Skip to main content

Trying Gnome Boxes 3.16.2 on Fedora 22

Fedora 23 on Gnome Boxes screenshot
Fedora 23 Rawhide within Gnome Boxes

Gnome Boxes is an application similar to VirtualBox that allows installing a operating systems via virtualization or use it remotely. The main focus is the simplicity to casual users wanting to try their system.  One of new features is the ability to do an express installation with minimal interaction which is convenient for a quick setup for say Microsoft Windows system up to 8.1.

One of weakness is the lack of transferring data within the virtualizer as done on VirtualBox useful to do the work on format not supported by applications on Linux distribution notable Fedora which is my main system. On some occasion, Boxes will not detect the existing virtualized system I installed on the main session until the restart. It can be annoying but not enough to detract the experience.

Overall, Gnome Boxes is a very useful tool for developers and also designers wanting to run their operating system without dual boot. The test was done on ASUS X550ZE laptop.

Comments

Popular posts from this blog

Sun's promise to open source Java vs GCJ

According to this Press Release via OS News , it appears Sun Microsystems allow the redistribution of their Java development for Linux distributions under a new license called Operation System Distributor's License for Java or in short "Distro License for Java". Currently, only binaries are licensed as the source code is not available for the public although SUN promise to open source Java . I wonder if that announcement will affect the whole GCJ on which Fedora Project is focusing. Pour les francophones: Selon cette note de presse via OS News, Sun Microsystems permet la redistribution des binaires Java pour les distribution de Linux sous la nouvelle license nomm&ecaute;e License des distros pour Java . Je me demande si cette annonce affectera le développement de GCJ.

Using AMD RX Vega driver OpenCL on Fedora 29

The Raven Ridge APU is very capable processor to handle OpenCL inside some applications like Blender, Darktable and Gimp. Unfortunately, the current implementation from Mesa, clover, stuck to 1.3, is not supported. AMD released their driver 18.40 with OpenCL2.0+ targeting only Red Hat Enterprise Linux/Cent OS 6.10 and 7.5 in addition of Ubuntu LTS. The good new is the former rpm format can be used on Fedora. The graphical part of Raven Ridge is Vega 8, basically a cut-down of Vega56 or Vega64 meaning choosing either driver for RX Vega . The instruction is provided for extracting the rpm files but here is  some requirements for OpenCL: kernel-devel (provided by Fedora repository) amdgpu-dkms dkms libopencl-amdgpu-pro opencl-amdgpu-pro-icd Once done, applications needing OpenCL will automatically detect the driver located on /opt/amdgpu/lib64 . Blender will list as unknown AMD GPU and Darktable will enable it. OpenCL from official AMD driver enabled on Darktable Ra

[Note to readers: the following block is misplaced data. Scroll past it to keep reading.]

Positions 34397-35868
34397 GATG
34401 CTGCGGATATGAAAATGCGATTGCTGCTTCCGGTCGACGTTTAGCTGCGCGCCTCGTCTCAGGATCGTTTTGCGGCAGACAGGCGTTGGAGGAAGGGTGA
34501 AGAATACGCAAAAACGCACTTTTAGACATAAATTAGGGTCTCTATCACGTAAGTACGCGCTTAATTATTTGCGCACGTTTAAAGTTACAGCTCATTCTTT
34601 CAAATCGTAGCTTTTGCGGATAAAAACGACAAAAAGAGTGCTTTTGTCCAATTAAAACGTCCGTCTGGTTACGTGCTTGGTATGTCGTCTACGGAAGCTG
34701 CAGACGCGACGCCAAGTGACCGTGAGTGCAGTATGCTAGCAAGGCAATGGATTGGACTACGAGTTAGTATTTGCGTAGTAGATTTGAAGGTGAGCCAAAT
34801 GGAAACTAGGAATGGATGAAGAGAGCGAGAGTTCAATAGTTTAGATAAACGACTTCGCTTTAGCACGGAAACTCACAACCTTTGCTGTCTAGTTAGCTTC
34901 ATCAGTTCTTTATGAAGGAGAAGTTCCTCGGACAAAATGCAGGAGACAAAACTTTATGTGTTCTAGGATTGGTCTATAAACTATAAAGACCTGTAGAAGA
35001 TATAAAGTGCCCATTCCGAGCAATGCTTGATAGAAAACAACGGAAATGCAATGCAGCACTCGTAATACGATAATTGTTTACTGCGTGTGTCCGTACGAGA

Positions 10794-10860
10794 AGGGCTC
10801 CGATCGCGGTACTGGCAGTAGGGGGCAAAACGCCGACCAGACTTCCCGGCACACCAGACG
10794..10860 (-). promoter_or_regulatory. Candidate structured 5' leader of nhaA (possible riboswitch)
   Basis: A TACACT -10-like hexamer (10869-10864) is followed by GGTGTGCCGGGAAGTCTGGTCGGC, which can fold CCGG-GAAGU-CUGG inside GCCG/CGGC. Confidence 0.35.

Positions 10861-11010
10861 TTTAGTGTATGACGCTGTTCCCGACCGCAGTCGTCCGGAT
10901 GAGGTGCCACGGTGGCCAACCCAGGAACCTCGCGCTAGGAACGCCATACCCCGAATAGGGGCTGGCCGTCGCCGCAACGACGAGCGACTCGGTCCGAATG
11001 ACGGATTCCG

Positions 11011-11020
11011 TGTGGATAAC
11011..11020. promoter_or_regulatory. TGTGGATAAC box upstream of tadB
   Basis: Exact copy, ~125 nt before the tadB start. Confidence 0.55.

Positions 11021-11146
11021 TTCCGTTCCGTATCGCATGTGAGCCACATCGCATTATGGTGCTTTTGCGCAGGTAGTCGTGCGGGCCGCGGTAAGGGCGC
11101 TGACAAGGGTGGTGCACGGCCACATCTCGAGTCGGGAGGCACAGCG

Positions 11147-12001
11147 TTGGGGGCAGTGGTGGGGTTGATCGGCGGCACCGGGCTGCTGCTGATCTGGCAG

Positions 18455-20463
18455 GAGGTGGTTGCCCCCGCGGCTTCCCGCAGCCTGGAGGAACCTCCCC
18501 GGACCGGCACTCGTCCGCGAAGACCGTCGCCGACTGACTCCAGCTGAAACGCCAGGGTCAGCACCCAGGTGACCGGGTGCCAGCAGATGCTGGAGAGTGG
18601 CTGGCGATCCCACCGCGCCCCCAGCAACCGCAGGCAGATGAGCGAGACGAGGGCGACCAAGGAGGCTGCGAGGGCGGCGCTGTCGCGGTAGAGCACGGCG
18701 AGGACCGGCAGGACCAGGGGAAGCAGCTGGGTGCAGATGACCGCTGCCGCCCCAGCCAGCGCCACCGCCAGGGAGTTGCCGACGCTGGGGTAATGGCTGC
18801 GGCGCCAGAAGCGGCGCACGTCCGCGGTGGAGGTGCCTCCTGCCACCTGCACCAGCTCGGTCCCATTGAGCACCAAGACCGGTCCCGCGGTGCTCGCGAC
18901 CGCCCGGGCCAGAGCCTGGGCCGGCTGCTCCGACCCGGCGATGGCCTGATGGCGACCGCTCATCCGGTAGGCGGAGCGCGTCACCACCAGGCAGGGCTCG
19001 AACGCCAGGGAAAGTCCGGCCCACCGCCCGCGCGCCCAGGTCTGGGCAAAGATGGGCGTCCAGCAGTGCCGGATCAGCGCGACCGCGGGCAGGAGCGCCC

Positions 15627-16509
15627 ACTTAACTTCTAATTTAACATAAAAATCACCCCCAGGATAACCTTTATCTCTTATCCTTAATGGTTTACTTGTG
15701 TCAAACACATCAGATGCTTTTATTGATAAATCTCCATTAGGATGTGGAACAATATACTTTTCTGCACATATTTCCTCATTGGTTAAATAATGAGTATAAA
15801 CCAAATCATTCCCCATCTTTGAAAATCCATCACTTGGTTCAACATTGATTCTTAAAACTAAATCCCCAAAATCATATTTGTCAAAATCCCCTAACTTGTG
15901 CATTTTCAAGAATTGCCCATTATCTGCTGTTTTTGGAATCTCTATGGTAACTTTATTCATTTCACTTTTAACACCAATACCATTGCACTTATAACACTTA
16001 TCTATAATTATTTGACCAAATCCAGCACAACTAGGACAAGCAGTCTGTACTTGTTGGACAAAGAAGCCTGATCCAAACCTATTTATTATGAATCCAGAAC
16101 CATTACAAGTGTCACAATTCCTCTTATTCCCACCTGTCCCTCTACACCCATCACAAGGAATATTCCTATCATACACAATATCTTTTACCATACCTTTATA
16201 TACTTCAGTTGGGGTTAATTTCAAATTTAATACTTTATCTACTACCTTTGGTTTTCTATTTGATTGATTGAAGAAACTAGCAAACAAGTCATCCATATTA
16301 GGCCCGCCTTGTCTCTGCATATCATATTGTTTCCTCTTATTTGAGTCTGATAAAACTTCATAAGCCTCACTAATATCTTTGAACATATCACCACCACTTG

Detailing the installation of AMD OpenCL rpm for Fedora

Revisiting the previous blog and freshly reinstalling Fedora Design Suite due to a busted boot, I look at the official guideline from AMD Driver for Red Hat Enterprise Linux 7.2 and write a way to improve the process of installing on Fedora 29 in this example. Extracting the tarball contains the following: amdgpu-install amdgpu-pro-install symlink to amdgpu doc folder repodata folder RPMS folder containing rpm package Executing the command ./amdgpu-install -opencl=pal --headless sadly failed on Fedora on that line: ./amdgpu-install -y --opencl=pal --headless Last metadata expiration check: 0:30:51 ago on Mon 19 Nov 2018 07:13:43 PM PST. No match for argument: amdgpu Upon closer look, the script failed to created a temporary repository on /var/opt/amdgpu-pro-local probably explaining why amdgpu metapackage name failed to display. Someone should investigate and provide a fix. At least, we find out Fedora support is available but unofficial. Due to its design, Gnome